The device needs not be bigger than the current iPhone. Our phones already have internet banking, so this is already settled. Paying through your smartphone is something that, as Christina Bonnington suggested, works even today. Bundling discount and membership cards with this is not that big of an issue either through the same technologies, or maybe with near-field communication technologies. And since we’re talking about NFC, why not assume it will work on our house door?
 
The main problem, though, is getting a government to accept a virtual ID. I wonder if this would be possible in the next 10 years… 

E-commerce, don’t forget the disadvantages

Nowadays everybody orders some products online. It varies from daily food till spare parts for your car. The benefits of online retail are multiple and I will not elaborate them anymore here on this blog. If you are interested in the top ten advantages of online retail I recommend you to check out to following website.

But I want to write about the disadvantages and risks which include online shopping, l have listed some disadvantages and risks, please feel free to add another one in a comment.

Security;
Online shopping consist of online payment. Of course a lot of firms are specialized in protecting and securing of financial transactions, examples of those companies are PayPal and Ideal. But a lot of cases are known of people whom hackers stole their money or credit card data during performing an online financial transaction. Often the bank refunds the stolen money but this doesn’t mean the risk of stealing money is neutralized. So always check if you are in a safe environment (https). Are you not, never make a financial transaction and still if you are in a https and you do not trust the website for 100%  you should abort the financial transaction.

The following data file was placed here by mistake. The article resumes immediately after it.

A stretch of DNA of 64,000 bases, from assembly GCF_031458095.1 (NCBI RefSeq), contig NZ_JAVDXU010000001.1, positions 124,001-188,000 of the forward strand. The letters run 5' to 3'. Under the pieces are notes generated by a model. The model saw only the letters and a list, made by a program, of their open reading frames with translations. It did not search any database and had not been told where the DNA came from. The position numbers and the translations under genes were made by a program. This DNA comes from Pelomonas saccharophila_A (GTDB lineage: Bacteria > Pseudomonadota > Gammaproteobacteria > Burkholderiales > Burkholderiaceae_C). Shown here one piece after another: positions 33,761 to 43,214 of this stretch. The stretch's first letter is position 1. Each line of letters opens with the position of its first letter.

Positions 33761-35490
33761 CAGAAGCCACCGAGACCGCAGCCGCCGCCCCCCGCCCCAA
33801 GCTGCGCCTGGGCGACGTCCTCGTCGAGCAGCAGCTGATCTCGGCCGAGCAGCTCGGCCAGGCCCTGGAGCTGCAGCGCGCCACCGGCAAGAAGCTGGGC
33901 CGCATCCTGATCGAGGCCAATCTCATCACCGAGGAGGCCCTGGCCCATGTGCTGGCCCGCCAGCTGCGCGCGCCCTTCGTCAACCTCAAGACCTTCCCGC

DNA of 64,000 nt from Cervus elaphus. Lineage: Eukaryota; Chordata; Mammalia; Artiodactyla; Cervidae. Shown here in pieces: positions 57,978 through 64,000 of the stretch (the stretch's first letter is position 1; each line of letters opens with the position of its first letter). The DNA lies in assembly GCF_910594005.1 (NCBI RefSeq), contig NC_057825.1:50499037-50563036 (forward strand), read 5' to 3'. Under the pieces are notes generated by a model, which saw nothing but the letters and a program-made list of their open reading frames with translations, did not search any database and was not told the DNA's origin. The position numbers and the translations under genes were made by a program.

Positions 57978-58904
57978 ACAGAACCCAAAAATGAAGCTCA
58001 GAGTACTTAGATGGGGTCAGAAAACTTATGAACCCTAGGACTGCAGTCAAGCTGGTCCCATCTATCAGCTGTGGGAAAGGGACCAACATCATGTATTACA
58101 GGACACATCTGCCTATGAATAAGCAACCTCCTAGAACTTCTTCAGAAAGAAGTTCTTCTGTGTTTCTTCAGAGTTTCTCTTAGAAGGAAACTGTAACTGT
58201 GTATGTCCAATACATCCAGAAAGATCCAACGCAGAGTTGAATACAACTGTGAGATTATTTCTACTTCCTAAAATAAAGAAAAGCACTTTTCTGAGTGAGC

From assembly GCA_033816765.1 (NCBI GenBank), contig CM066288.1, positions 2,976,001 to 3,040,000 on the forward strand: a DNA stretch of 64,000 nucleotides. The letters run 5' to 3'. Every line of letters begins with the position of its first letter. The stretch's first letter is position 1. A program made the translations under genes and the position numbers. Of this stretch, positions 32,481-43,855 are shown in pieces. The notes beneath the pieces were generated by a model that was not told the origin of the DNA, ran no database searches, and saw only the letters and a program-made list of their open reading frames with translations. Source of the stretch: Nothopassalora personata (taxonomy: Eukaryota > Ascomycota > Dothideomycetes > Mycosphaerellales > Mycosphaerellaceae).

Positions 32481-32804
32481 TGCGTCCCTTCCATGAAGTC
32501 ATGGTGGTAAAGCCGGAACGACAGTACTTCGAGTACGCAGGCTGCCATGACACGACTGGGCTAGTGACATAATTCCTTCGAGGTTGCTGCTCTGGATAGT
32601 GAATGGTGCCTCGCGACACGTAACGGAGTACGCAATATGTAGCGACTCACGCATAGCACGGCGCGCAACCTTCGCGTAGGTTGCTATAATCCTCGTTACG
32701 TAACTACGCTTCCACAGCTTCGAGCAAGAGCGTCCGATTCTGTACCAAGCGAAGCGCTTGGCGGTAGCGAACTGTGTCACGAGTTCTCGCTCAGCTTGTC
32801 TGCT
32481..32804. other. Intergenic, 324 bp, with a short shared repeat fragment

Scammers;
How do you know  for sure if the web shop are honest entrepreneurs who will send you the product immediately after receiving your money? Always google the name of the web shop for some reviews. If they are trustfully you can continue your transaction. If you do not find any reviews, think twice before making a financial transaction!

And as last but not least

Fierce competition for the small and medium enterprises;
Online retailers doesn’t require to  have a store/shop located at an A location with high rental cost per square meter.  They meet their customers online so they are able to build a large distribution center at a C location. This results in much lower rental costs and thus in lower prices. Since the products are mostly comparable, clothing will remains clothing, the competition will be hard for the traditional entrepreneur with a shop in the city center. Besides the cost, is the online retailer able to sell 24 hours a day. The traditional retailer is only able to sell when he opens his store.  Some entrepreneurs faces bankruptcy and will disappear out of the city center. Leaving behind unemployment, disillusionment and increases vacancy rate in the city center.  What kind of entrepreneur is willing to take the risk to do business in the city center when the online  retailer has so much advantages?

 

 

 

 

 

 

 

Microsoft goes hardware

Although Eric Schmidt, former CEO of Google, does not see Microsoft as one of the Big Five of most influential technology companies in the industry (AllThingsD), I personally see Microsoft being the underdog. Windows Phone 7 and 8 are completely different in terms of user interface. Anyone who has played witch such a phone knows it works well, intuitively and looks great. I know in our class at least one of us has one. Also the new desktop OS Windows 8 is different, and looks great. It combines tablet, phone and desktop in the experience. Microsoft also recently announced Surface, with which they combine software and hardware again, just like they did with the Xbox. The also added a keyboard into the “Smart cover” of the tablet! Microsoft is combining the strategy which brought them so far, licensing, with the tight integration of software and hardware.

As Steve Balmer wrote in the annual shareholder letter: “There will be times when we build specific devices for specific purposes, as we have chosen to do with Xbox and the recently announced Microsoft Surface,

David Zax, journalist for the MIT Technology Review, is pointing out that Microsoft is going Apple. We are also seeing that Google is going Apple, although still licensing other manufacturers to build the Nexus 7 tablet. Is the way Apple is doing it the right way? Does the customer benefit from a closed ecosystem? The user experience might be better, but the user is “locked-in” by the manufacturer.

What are your opinions on this move in the industry?